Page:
United States President Barack Obama says he is “heartbroken” about President Robert Mugabe’s failure “to serve his people well”, blaming Zimbabwe’s only ruler since independence for the country’s economic decline and political crisis.
“I’ll be honest with you. I am heartbroken when I see what has happened in Zimbabwe,” Obama said. “I think Mugabe is an example of a leader who came in as a liberation fighter and, I’m just going to be very blunt, I do not see him serving his people well.”
The US leader was speaking at a White House event, on Tuesday, to discuss Africa’s future.
But Zanu PF has dismissed as “frivolous, unjustified and with no substance” Obama’s attacks on their leader, saying President Mugabe was “revered as an icon of the African revolution”.
Rugare Gumbo, the Zanu PF spokesperson, said problems bedevilling Zimbabwe were brought about by the US, the United Kingdom and their European allies who did not like a “strong” African leader.
Gumbo said Obama’s attack on the Zanu PF leader was unwarranted as it was countries like the US that championed “illegal sanctions” that had brought misery to the people of Zimbabwe.
“What we have said before is that (President) Mugabe is revered as an icon of African revolution,” Gumbo said. “When he (Mugabe) speaks, he speaks for the continent and not Zimbabwe alone.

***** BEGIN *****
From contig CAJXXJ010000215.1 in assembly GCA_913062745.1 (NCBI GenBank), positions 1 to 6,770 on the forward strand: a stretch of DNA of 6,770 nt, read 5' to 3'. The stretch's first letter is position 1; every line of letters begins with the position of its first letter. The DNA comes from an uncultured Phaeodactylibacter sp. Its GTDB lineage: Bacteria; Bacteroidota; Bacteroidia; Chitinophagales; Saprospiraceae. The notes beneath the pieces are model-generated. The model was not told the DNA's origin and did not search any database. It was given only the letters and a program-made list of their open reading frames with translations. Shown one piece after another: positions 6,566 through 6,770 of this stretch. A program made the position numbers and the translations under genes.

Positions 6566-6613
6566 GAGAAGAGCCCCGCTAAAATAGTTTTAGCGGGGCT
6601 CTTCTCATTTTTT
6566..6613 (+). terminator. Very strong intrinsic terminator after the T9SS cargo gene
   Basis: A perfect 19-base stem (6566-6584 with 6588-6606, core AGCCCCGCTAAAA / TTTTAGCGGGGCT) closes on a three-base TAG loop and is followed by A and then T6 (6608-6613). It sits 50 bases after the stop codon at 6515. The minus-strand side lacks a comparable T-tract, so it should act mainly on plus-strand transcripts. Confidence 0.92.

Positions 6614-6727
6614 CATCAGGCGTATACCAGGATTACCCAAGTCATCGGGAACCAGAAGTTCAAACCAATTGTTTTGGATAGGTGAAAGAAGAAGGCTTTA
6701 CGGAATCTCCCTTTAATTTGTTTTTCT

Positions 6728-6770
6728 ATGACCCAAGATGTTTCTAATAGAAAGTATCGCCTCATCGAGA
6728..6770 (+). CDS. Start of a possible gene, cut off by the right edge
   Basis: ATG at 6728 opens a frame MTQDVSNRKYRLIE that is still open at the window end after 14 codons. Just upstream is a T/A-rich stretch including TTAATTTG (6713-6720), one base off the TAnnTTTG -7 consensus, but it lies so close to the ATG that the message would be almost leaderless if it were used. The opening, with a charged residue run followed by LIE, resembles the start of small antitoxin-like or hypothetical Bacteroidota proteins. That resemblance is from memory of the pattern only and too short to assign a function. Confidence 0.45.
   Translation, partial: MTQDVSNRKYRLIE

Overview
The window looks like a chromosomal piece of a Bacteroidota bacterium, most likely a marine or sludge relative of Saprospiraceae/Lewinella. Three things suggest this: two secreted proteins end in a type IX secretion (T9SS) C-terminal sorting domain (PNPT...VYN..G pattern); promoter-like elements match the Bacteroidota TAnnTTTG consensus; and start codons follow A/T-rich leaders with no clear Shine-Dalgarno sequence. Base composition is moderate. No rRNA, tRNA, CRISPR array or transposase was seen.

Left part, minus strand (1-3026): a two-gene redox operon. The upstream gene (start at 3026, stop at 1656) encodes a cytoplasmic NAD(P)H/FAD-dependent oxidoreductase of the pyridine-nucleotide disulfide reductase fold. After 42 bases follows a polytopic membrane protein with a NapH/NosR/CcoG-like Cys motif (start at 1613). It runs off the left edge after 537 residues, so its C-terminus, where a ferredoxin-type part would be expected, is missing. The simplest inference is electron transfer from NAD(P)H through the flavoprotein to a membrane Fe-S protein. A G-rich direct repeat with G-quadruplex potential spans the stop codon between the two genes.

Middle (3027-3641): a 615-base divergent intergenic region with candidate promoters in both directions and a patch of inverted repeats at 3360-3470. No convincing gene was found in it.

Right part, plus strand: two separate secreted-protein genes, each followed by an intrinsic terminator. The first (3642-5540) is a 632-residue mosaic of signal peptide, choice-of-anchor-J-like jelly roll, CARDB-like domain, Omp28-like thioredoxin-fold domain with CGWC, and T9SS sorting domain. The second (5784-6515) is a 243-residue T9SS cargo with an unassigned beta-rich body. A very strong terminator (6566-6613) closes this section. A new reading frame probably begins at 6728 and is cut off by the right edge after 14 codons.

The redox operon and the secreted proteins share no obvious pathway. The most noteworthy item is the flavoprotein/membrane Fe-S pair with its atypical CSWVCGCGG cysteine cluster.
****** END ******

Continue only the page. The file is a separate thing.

“They do not like (President) Mugabe (because) he doesn’t like the exploitation of our natural resources,” Gumbo said.
“They brought sanctions in order to bring him down and they failed. They will continue to fail.
There is an inclusive government that is working well.
They accused us of not working with other parties.
Now we have an inclusive government. We are involved in a constitution-making process. What else do they want?”
Obama attacked President Mugabe’s human rights record and warned Africa not to repeat the mistakes that had betrayed the hopes of an “independence generation,” which included his father.
The US President invited 115 young Africans, selected as the continent’s future leaders, to take part in a three-day forum marking the 50th anniversary of independence in many of their countries, while looking toward the next 50 years.
Obama said sanctions and other punitive measures against President Mugabe and his lieutenants should be maintained.
Foreign media reports say most of those in attendance were clad in traditional African garb.
The US leader sounded sceptical that the power-sharing pact was yielding results saying: “(Morgan) Tsvangirai has tried to work despite the fact that he himself has been beaten, and imprisoned.
“He has now tried to work to see if there is a gradual transition that might take place. But so far the results have not been what we would have hoped.”
Obama said he had deliberately reached beyond the current generation of African leaders to talk to young people who would shape the region’s future and urged them to understand that corruption was the continent’s enemy.
“If at a time of great constraint, we are coming up with aid, those aid dollars need to go to countries using them effectively,” he said.